Ethics & Public Policy Center

Trump’s Critics Were Wrong. He’s Not a Madman in Foreign Policy.

Published in The Washington Post on May 10, 2019


Time-travel with me back to 2016. Fears were rampant that Donald Trump would not be able to handle an international crisis, that he would react either recklessly or timidly and thereby hurt U.S. security. We’re going through a period of intense global pressure right now, and so far he has proved up to the task.

Take Iran’s recent provocations. U.S. sanctions have started to bite, so the mullahs are saber rattling. But neither threats to ramp up their nuclear program nor credible intelligence that they intended to attack U.S. interests have provoked the president. Instead, the administration is prudently responding via diplomacy (witness Secretary of State Mike Pompeo’s recent unscheduled trip to Baghdad) and by sending a carrier battle group to the Arabian Sea. People might disagree with some of President Trump’s Middle East policy decisions, such as his decision to rescind the Obama administration’s deal with Iran (I think it was the right call because the deal merely subsidized a multiyear delay in Iran’s nuclear weapons program rather than remove that threat entirely), but since then, Trump has conducted measured, thoughtful action.

Ditto with respect to the Venezuelan crisis. Fears were rampant when the United States and its allies recognized interim president Juan Guaidó as Venezuela’s legitimate ruler that a cowboy invasion was right around the corner. Instead, we have seen the opposite. The application of sanctions and the slow isolation of Venezuela’s government and leadership haven’t toppled the dictator Nicolás Maduro yet. But neither has Trump given in to the temptation to either reverse course or recklessly attack. Again, one can disagree with the strategy but there is no quibbling with the tactics.

Even Rocket Man doesn’t seem to be able to rattle Trump. North Korean leader Kim Jong Un has ordered two missile and weapons tests recently in a transparent attempt to coerce Trump back to the bargaining table. Trump hasn’t even bothered to tweet about them. He is neither threatening fire and fury nor fervently seeking a third summit. Instead, he’s doing exactly what he should be doing, waiting for something concrete to emerge through diplomatic channels to justify further high-level engagement.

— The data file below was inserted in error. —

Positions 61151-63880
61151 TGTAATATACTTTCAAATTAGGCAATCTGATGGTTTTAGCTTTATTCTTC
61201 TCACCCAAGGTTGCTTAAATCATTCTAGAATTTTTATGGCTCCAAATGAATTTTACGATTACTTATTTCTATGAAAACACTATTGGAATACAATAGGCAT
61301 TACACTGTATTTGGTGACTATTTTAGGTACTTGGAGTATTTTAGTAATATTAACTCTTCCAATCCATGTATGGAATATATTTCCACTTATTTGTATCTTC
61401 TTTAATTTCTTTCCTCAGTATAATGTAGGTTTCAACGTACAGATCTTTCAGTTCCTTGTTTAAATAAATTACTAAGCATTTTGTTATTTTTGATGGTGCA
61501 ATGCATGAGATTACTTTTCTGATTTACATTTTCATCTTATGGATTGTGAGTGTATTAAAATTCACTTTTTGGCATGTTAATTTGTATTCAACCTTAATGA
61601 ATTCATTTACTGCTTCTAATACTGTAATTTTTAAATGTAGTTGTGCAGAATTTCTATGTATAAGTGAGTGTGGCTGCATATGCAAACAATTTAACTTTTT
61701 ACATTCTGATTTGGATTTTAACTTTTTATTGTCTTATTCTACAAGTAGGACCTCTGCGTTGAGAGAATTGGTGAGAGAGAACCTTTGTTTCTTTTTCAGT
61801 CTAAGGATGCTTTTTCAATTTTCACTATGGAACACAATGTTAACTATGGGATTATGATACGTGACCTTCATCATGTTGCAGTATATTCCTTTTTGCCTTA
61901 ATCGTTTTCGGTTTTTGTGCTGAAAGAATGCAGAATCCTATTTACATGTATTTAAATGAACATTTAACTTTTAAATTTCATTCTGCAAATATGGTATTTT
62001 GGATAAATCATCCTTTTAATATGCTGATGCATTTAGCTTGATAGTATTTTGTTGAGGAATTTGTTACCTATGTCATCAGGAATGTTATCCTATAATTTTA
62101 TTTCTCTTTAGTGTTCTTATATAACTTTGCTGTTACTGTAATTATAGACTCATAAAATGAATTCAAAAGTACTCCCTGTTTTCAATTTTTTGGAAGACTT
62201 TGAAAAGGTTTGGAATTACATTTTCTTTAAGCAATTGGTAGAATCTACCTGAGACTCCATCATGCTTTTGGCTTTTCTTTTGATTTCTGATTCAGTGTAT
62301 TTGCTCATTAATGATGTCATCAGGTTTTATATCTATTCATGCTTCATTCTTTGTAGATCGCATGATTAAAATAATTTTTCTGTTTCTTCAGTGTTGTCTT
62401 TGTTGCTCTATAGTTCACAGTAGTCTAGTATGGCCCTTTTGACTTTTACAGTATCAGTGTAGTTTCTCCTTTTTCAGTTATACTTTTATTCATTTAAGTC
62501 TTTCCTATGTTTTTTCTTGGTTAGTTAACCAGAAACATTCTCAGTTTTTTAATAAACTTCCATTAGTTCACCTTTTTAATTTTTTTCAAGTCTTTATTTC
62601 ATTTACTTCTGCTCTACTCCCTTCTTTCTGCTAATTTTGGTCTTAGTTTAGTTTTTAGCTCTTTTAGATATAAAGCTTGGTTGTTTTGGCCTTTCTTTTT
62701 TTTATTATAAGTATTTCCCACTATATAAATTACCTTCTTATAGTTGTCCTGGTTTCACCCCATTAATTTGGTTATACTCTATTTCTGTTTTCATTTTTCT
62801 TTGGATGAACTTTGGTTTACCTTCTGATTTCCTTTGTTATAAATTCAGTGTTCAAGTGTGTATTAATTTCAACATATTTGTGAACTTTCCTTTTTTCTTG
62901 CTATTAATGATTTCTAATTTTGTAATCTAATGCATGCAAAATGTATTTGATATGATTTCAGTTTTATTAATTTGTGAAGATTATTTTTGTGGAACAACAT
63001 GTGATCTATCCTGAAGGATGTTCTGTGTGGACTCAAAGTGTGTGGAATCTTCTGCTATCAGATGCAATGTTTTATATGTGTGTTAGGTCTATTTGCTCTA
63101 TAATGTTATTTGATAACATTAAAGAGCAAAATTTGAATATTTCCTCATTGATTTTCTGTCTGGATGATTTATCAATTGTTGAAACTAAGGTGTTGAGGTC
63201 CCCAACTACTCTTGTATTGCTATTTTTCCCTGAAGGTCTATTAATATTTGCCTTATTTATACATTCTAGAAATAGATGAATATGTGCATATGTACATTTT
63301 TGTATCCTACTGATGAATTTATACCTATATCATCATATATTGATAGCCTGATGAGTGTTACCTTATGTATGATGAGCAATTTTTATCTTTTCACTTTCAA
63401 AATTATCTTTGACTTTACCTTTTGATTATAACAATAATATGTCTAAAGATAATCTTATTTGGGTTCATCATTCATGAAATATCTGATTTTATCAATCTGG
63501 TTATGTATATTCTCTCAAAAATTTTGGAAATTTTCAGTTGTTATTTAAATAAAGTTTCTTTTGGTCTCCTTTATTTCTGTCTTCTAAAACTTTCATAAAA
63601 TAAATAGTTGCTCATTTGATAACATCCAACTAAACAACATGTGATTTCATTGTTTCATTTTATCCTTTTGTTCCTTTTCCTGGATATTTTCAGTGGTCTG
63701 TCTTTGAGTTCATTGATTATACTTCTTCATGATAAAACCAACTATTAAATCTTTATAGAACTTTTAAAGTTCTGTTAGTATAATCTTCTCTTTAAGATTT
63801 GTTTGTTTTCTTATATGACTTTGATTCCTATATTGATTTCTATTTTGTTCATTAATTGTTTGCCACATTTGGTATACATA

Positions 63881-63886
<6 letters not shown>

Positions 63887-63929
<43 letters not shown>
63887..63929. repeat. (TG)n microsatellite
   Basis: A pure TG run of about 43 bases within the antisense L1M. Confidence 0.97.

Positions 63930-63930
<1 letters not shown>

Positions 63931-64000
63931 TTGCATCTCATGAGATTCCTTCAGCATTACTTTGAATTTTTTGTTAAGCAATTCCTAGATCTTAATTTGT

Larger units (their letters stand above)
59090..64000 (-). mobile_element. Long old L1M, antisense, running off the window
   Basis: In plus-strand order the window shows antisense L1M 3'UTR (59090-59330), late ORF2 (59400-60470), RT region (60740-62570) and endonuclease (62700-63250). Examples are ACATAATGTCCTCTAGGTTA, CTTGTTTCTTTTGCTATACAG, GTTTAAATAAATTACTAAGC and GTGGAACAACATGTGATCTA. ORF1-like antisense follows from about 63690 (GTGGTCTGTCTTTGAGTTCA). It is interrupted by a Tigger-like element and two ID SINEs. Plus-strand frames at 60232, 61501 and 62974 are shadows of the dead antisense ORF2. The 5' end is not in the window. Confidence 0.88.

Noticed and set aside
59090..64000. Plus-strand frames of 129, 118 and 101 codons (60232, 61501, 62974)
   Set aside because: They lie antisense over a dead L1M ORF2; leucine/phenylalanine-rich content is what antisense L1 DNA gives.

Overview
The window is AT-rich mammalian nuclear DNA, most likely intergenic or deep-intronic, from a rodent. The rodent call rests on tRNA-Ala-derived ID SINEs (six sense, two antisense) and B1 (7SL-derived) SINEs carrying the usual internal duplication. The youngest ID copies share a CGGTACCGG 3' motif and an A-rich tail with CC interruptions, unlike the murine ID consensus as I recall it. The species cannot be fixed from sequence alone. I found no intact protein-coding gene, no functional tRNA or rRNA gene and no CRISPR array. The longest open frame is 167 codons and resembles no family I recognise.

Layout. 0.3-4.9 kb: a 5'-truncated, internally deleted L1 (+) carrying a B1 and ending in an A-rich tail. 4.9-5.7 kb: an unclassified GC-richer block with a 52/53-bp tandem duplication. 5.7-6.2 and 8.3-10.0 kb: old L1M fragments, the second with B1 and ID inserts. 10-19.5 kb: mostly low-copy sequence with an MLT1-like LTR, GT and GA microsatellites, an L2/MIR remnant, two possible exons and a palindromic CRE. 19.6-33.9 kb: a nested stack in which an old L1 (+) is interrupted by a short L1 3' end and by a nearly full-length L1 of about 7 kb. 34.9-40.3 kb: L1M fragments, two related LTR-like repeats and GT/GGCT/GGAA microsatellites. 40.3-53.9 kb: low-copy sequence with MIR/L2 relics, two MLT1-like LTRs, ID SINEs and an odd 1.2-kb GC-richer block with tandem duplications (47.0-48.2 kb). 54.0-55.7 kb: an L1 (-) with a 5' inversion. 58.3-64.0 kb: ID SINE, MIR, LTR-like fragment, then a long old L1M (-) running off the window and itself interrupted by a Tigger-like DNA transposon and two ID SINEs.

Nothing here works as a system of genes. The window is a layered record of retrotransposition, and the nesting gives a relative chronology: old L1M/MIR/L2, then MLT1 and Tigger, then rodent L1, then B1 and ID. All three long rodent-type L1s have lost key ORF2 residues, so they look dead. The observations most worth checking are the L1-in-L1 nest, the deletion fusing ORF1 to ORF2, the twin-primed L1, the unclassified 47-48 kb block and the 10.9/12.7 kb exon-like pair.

This wasn’t supposed to happen. The mercurial and inexperienced Trump was supposed to be a crazy Captain Queeg, restrained from destroying the United States only by the prudence of the generals he initially surrounded himself with. Remember when we were supposed to rest secure that “the generals” in the administration — H.R. McMaster, John F. Kelly and Jim Mattis — were America’s Avengers keeping danger away through their awesome superpowers? Well, all three are gone, and the country seems to be doing quite fine, thank you very much.

That’s not to say things can’t go south fast. Tensions are likelier to rise throughout the year than to fall, and our major global adversaries, China and Russia, are at least nominally on the other side in each instance. A misstep can quickly escalate into a confrontation that the United States could not then afford to lose.

So far, however, there is no indication that such a confrontation is in the offing. Instead, we have a situation more reminiscent of the 1980s Cold War period, when the United States pursued its interests in a forceful yet prudent manner. President Ronald Reagan was portrayed similarly to Trump as a reckless and perhaps trigger-happy cowboy whose silly nostrums would surely fail or get us into World War III. Instead, Reagan and his successor, George H.W. Bush, avoided major conflicts while simultaneously confronting Soviet power across the globe. The United States did not succeed in every endeavor, but by the end of the decade, the Berlin Wall had fallen, and by 1992, the Soviet Union was no more.

The scorecard looks pretty good 2½ years into the Trump administration. NATO defense spending among our allies is on the rise, largely because of Trump’s bullying. We are sending arms to Ukraine and have not abandoned our allies to the Russian bear. Iran is hurting economically and on the defensive. China faces serious U.S. pushback for the first time in decades, especially through Trump’s tariffs. Throughout the world, the United States is setting the agenda again for the first time in many years.

Yes, tensions are rising, but after more than a decade of declining U.S. global influence under the George W. Bush and Obama administrations, that’s probably a good thing. We’re not announcing “Mission Accomplished” when the battle isn’t over or declaring a stalemate in Iraq to be a global victory. We’re not fruitlessly pushing reset buttons, abandoning red lines or getting annoyed when a stern talking-to doesn’t change China’s trade policies or Europe’s defense spending. We’re just doing what we should be doing: prudently pushing U.S. interests forward.

Maybe madman Trump is just in hiding, waiting for a propitious moment to emerge and muck everything up. Or maybe, just maybe, he and his team know what they’re doing.

Henry Olsen is a Washington Post columnist and a senior fellow at the Ethics and Public Policy Center.

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